9 practice ideas to overcome plateaus

Latest Posts  •  November 7, 2016

You’ve probably experienced a ‘plateau’ at some point or another. You know, where you start out in a new skill, you progress quickly for a while, but then all of a sudden … you stop.

Plateaus are something (pro) musicians know all too well. It’s the moment when you hit a wall and it seems like you’re not making any progress at all – when it seems like no matter what you do, you’re not getting anywhere.

This doesn’t just happen to musicians. Plateaus show up in all areas of our lives. We experience them in our careers, our fitness levels, when learning a new language or following a new weight-loss plan, and the list goes on. The good news is: we can break through, blow past the plateau and progress again. All it takes is to switch things up a little bit to keep the inspiration alive.

So before we give you a list of 9 practice ideas to overcome your own plateau, let’s first explain the science behind it.

Researchers have been studying the plateau phenomenon for decades. In the 1960s, psychologists Paul Fitts and Michael Posner discovered that every time we acquire a new skill, we naturally go through three stages:

In the first stage of skill acquisition, the cognitive phase, we’re concentrating hard on what we’re doing. We’re trying to figure out how to perform better and we’re making lots of mistakes.

In the second phase of skill acquisition, the associative phase, we’re starting to make fewer mistakes and are gradually getting better.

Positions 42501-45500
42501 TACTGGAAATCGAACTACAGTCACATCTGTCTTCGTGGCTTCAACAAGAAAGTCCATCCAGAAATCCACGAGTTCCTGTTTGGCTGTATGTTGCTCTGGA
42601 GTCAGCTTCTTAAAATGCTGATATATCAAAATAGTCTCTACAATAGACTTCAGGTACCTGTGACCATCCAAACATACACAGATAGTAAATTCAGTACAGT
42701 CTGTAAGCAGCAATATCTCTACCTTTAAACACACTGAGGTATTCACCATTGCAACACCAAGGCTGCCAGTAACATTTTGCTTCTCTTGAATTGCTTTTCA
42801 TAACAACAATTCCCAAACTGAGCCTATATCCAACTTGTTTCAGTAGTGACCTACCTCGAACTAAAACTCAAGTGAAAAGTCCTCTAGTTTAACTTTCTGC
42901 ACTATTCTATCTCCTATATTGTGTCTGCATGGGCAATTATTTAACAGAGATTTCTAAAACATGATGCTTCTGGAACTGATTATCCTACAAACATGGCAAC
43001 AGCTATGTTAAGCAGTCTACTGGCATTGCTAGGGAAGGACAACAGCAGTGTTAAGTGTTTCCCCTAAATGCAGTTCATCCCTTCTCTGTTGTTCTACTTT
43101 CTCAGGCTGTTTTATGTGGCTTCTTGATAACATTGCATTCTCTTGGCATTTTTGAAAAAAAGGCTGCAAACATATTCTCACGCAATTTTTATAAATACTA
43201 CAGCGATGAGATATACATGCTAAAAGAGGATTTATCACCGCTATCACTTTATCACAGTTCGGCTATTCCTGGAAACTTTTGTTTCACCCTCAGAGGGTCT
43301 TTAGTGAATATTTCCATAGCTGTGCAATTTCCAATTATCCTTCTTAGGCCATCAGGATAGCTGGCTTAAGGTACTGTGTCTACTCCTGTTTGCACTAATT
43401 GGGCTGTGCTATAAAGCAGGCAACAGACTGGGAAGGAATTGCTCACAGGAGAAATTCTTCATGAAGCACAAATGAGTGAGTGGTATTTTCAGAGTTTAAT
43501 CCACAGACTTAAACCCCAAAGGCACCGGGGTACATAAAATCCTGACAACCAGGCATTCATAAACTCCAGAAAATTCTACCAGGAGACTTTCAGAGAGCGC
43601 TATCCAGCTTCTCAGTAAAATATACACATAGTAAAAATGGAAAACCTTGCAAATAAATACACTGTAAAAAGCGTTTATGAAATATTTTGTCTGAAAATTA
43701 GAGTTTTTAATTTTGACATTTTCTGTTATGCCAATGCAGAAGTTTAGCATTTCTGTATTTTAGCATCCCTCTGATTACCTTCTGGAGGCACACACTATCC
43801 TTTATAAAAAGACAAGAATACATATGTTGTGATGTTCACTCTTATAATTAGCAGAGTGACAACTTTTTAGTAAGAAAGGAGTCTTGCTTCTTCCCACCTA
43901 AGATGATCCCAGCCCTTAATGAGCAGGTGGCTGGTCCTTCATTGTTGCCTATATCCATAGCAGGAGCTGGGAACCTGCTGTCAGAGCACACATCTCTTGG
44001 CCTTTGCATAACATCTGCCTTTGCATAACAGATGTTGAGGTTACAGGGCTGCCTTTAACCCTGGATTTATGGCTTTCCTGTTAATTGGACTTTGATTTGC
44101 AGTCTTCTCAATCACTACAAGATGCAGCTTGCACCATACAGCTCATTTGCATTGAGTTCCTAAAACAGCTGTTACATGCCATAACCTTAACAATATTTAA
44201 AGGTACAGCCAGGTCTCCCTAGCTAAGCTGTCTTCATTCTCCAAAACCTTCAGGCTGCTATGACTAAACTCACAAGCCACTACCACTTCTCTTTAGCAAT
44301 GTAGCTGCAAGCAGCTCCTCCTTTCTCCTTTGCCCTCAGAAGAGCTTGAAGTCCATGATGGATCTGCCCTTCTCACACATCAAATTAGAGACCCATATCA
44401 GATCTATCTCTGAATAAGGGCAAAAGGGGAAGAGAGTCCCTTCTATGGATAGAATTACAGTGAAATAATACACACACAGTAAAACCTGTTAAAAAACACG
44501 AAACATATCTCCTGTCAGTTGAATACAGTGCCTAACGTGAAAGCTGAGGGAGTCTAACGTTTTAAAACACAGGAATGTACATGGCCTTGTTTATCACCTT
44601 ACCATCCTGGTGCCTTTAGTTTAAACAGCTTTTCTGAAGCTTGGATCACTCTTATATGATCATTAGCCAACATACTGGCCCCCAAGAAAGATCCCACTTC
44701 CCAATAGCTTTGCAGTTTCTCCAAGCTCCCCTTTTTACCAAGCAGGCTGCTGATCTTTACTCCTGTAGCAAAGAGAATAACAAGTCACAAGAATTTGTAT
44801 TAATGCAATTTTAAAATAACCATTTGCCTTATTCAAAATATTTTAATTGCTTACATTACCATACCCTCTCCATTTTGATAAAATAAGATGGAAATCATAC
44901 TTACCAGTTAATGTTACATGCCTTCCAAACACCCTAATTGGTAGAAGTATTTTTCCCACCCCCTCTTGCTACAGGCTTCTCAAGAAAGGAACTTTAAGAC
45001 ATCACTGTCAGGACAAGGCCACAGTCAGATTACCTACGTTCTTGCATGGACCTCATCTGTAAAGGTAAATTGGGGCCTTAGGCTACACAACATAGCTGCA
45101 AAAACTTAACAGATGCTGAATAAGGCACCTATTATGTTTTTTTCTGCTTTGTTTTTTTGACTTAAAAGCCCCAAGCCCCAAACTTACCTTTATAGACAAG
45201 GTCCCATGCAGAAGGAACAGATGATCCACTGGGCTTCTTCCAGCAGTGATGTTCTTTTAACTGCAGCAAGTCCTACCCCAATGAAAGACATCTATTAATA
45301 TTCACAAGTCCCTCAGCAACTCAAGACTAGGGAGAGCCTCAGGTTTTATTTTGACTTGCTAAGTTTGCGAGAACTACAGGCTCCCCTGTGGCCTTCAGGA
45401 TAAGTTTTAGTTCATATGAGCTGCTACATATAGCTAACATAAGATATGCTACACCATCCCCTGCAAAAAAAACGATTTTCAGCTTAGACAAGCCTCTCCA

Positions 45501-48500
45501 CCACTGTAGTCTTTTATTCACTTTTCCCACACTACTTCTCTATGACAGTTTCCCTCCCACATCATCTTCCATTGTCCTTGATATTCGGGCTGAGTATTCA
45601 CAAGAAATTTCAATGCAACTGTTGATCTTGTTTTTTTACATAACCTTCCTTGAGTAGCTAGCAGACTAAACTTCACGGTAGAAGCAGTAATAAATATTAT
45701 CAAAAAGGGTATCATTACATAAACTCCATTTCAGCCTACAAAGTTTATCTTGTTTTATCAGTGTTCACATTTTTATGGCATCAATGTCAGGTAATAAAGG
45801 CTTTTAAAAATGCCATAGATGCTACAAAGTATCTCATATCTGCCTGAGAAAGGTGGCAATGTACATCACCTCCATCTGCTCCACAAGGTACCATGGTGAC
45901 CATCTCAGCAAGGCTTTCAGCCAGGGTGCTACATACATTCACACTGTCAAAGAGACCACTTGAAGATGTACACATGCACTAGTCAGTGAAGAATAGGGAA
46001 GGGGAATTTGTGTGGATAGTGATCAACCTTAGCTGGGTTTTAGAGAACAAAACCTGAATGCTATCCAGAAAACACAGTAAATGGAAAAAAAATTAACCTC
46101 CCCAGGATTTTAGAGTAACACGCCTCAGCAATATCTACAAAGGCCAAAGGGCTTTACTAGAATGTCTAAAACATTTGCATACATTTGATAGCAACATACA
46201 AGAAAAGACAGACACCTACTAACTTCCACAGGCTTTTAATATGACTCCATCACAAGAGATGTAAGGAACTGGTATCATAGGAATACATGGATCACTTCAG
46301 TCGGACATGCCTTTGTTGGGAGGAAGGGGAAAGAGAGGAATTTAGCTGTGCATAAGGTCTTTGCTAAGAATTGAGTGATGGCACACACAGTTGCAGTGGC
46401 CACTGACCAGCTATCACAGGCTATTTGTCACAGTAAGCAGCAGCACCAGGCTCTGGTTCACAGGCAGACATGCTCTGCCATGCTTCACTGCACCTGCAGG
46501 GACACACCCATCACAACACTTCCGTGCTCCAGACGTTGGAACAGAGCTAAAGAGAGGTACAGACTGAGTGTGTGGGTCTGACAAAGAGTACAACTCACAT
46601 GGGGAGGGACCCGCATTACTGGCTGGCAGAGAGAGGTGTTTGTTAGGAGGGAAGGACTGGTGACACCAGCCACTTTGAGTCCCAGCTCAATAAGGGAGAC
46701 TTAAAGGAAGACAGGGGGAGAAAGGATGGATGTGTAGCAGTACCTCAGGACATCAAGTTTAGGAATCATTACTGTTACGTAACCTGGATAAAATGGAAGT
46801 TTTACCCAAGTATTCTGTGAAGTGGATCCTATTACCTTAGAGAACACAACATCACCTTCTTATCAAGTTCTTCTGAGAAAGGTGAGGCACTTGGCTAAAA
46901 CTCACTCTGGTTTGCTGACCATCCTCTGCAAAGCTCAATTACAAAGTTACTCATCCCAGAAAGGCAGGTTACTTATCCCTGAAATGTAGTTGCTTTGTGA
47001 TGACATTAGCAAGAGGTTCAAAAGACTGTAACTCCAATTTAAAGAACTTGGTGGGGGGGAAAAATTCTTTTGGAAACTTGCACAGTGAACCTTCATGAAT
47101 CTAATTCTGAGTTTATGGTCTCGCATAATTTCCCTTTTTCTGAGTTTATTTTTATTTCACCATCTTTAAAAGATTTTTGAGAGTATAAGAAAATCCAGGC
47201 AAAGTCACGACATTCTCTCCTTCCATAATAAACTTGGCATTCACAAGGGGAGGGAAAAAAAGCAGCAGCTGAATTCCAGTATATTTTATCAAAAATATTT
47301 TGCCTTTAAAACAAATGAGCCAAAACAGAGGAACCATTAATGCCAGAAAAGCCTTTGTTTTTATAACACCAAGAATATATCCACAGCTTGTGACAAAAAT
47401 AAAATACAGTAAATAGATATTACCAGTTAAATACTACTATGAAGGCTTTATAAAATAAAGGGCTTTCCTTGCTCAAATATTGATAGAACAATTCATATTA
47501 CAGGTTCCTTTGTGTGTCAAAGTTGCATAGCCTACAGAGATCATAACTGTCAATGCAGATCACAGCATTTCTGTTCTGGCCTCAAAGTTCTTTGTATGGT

And finally, as we arrive in the third phase, the autonomous stage – we turn on autopilot. As soon as we’re getting good at the task without having to think about it, we reach a comfort zone. This is where the problems begin.

Our brains love comfort zones, they are what allow us to drive our cars almost automatically or brush our teeth without having to think about it. But when it comes to learning, comfort zones are the enemy. We can’t get better on autopilot. In order to improve, we have to step out of our comfort zones.

Comfort zones create plateaus.

Like most musicians, you probably enjoy to play the songs, in whole or in part, that you’re already good at. And of course you do! It’s fun to be good at something. But in order to get better at a skill, you have to force yourself to also focus on the parts that are hard, the parts you haven’t mastered yet.
Research by Dr. K. Anders Ericsson, a professor of psychology at Florida State University and Co-Editor of The Cambridge Handbook of Expertise and Expert Performance, shows the best way to push past a plateau is to step out of your comfort zone. To benefit from practice you have to constantly challenge yourself. Unfortunately that doesn’t mean repeatedly doing only what you’re already good at.

It requires effort and isn’t necessarily enjoyable on its own. It requires a lot of motivation and a strong focus on your goals.

Here are 9 practical practice ideas that will help you disrupt your autopilot (but won’t kill the fun):

  • slow things down (go so slow that you highlight previously undetected mistakes)

  • speed things up (play faster than you normally would)

  • have a timed note reading race (keep track of your time)

  • review old pieces

  • memorize everything

  • practice outside in a new environment

  • practice at a different time of the day

  • go to a concert (get inspired by live music!)

  • read the biography of your favorite performer and find motivation in something other than playing

2020-04-27T07:22:42+00:00November 7th, 2016|

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